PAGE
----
CGAL_assertion( 7 == S.maximal_dimension() );
CGAL_assertion( -2 == S.current_dimension() );
CGAL_assertion( S.is_valid() );
std::vector<TDS::Vertex_handle> V(10);
V[0] = S.insert_increase_dimension(); //insert first vertex
CGAL_assertion( -1 == S.current_dimension() );
for( int i = 1; i <= 5; ++i )
V[i] = S.insert_increase_dimension(V[0]);
// the first 6 vertices have created a triangulation
// of the 4-dimensional topological sphere
// (the boundary of a five dimensional simplex).
CGAL_assertion( 4 == S.current_dimension() );
CGAL_assertion( 6 == S.number_of_vertices() );
CGAL_assertion( 6 == S.number_of_full_cells() );
TDS::Full_cell_handle c = V[5]->full_cell();
V[6] = S.insert_in_full_cell(c);
// full cell c is split in 5
CGAL_assertion( 7 == S.number_of_vertices() );
CGAL_assertion( 10 == S.number_of_full_cells() );
c = V[3]->full_cell();
TDS::Facet ft(c, 2); // the Facet opposite to vertex 2 in c
V[7] = S.insert_in_facet(ft);
// facet ft is split in 4 and the two incident cells are split accordingly
CGAL_assertion( 8 == S.number_of_vertices() );
CGAL_assertion( 16 == S.number_of_full_cells() );
c = V[3]->full_cell();
TDS::Face face(c);
// meant to contain the edge joining vertices 2 and 4 of full_cell c
face.set_index(0, 2); // namely vertex 2
face.set_index(1, 4); // and vertex 4
V[8] = S.insert_in_face(face);
// face is split in 2, and all incident full cells also
CGAL_assertion( S.is_valid() );
TDS::Full_cell_handle hole[2];
hole[0] = V[8]->full_cell();
hole[1] = hole[0]->neighbor(0);
// the hole is made of two adjacent full cells
ft = TDS::Facet(hole[0], 1); // a face on the boundary of hole[0]
V[9] = S.insert_in_hole(hole, hole+2, ft);
// the hole is triangulated by linking a new vertex to its boundary
CGAL_assertion( S.is_valid() );
return 0;

In the previous example, the maximal dimension is fixed at compile time. It is also possible to fix it at run time, as in the next example.

File triangulation_data_structure_dynamic.cpp

#include <CGAL/Triangulation_data_structure.h>
#include <CGAL/assertions.h>
#include <vector>
int main()
const int ddim = 5; // dimension of TDS with dynamic dimension
typedef TDS::Vertex_handle Vertex_handle;
TDS D(ddim); // the argument is taken into account.
CGAL_assertion( ddim == D.maximal_dimension() );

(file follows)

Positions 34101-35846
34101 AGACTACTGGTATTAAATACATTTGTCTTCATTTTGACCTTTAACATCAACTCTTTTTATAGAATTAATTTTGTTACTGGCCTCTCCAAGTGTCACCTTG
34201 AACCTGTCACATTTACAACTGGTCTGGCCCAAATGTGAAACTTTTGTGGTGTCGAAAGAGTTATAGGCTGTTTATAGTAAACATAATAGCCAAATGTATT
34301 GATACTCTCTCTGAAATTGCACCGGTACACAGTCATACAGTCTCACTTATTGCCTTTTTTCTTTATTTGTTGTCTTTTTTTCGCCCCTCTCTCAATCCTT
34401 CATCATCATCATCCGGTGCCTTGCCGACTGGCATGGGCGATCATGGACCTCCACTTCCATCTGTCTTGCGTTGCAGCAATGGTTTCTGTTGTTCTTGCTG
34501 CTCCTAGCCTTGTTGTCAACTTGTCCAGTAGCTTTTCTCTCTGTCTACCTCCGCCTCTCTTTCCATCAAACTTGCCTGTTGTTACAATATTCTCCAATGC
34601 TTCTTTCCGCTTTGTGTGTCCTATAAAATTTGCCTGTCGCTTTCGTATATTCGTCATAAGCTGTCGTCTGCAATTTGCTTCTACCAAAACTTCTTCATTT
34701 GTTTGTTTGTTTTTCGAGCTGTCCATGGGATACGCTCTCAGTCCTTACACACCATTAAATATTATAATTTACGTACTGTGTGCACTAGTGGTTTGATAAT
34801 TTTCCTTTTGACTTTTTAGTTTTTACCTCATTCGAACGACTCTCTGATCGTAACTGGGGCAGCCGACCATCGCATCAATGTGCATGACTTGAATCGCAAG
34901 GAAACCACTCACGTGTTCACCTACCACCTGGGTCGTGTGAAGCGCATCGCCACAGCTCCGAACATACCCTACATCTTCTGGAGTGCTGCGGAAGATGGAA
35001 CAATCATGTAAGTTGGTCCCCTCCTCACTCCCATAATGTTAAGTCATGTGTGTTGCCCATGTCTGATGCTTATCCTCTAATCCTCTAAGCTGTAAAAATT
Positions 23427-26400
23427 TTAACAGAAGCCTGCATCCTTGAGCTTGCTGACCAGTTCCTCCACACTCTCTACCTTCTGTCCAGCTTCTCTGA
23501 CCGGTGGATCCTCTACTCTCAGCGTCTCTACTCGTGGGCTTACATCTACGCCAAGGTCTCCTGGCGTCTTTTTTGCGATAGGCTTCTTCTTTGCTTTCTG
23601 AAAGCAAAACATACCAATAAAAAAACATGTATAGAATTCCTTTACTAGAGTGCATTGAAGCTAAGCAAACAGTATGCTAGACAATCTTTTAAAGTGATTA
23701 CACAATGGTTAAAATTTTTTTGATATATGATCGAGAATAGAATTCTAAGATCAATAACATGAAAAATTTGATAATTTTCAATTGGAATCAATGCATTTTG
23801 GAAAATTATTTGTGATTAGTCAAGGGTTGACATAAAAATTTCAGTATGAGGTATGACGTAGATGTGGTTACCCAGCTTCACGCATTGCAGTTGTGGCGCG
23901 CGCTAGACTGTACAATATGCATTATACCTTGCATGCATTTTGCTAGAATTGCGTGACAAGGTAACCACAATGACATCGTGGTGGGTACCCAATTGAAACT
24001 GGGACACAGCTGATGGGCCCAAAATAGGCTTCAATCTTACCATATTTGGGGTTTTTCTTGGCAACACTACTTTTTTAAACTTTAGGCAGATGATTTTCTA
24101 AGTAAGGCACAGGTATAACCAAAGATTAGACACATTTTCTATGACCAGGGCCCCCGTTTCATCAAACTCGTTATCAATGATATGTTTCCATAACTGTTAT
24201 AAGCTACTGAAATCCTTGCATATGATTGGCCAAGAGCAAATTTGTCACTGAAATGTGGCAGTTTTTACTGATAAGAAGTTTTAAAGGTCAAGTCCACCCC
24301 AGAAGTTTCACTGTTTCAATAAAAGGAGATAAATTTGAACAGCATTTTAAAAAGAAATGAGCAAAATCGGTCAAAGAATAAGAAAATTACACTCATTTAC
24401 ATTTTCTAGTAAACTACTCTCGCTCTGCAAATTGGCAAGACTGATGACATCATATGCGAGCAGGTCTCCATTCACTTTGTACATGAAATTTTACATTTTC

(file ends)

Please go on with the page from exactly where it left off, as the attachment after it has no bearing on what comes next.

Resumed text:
CGAL_assertion( -2 == D.current_dimension() );
CGAL_assertion( D.is_valid() );
std::vector<Vertex_handle> V(5);
V[0] = D.insert_increase_dimension();
V[1] = D.insert_increase_dimension(V[0]);
V[2] = D.insert_increase_dimension(V[0]);
V[3] = D.insert_increase_dimension(V[0]);
V[4] = D.insert_in_full_cell(V[3]->full_cell());
CGAL_assertion( 6 == D.number_of_full_cells() );
CGAL_assertion( 2 == D.current_dimension() );
CGAL_assertion( D.is_valid() );
return 0;

Barycentric Subdivision

This example provides a function for computing the barycentric subdivision of a single full cell c in a triangulation data structure. The other full cells adjacent to c are automatically subdivided to match the subdivision of the full cell c. The barycentric subdivision of c is obtained by enumerating all the faces of c in order of decreasing dimension, from the dimension of c to dimension 1, and inserting a new vertex in each face. For the enumeration, we use a combination enumerator, which is not documented, but provided in CGAL.

Figure 43.2 Barycentric subdivision in dimension \( d=2\).

File barycentric_subdivision.cpp

#include <CGAL/Triangulation_data_structure.h>
#include <CGAL/internal/Combination_enumerator.h>
#include <CGAL/assertions.h>
#include <iostream>
#include <iterator>
#include <vector>
template< typename TDS >
void find_face_from_vertices(const TDS & tds,
const std::vector<typename TDS::Vertex_handle> & face_vertices,
typename TDS::Face & face);
template< typename TDS >
void barycentric_subdivide(TDS & tds, typename TDS::Full_cell_handle fc)
{ /* This function builds the barycentric subdivision of a single
full cell |fc| from a triangulation data structure |tds|. */
typedef typename TDS::Vertex_handle Vertex_handle;
typedef typename TDS::Face Face;
const int dim = tds.current_dimension();
// First, read handles to the cell's vertices
std::vector<Vertex_handle> vertices;
std::vector<Vertex_handle> face_vertices;
for( int i = 0; i <= dim; ++i ) vertices.push_back(fc->vertex(i));
// Then, subdivide the cell |fc| once by inserting one vertex
// From now on, we can't use the variable |fc|...
// Then, subdivide faces of |fc| in order of decreasing dimension
for( int d = dim-1; d > 0; --d )
// The following class
// enumerates all (d+1)-tuple of the set {0, 1, ..., dim}
CGAL::internal::Combination_enumerator combi(d+1, 0, dim);
while( ! combi.end() )
for( int i = 0; i <= d; ++i )
face_vertices[i] = vertices[combi[i]];
// we need to find a face with face_vertices
Face face(dim);
find_face_from_vertices(tds, face_vertices, face);
template< typename TDS >
void find_face_from_vertices( const TDS & tds,
const std::vector<typename TDS::Vertex_handle> & face_vertices,
typename TDS::Face & face)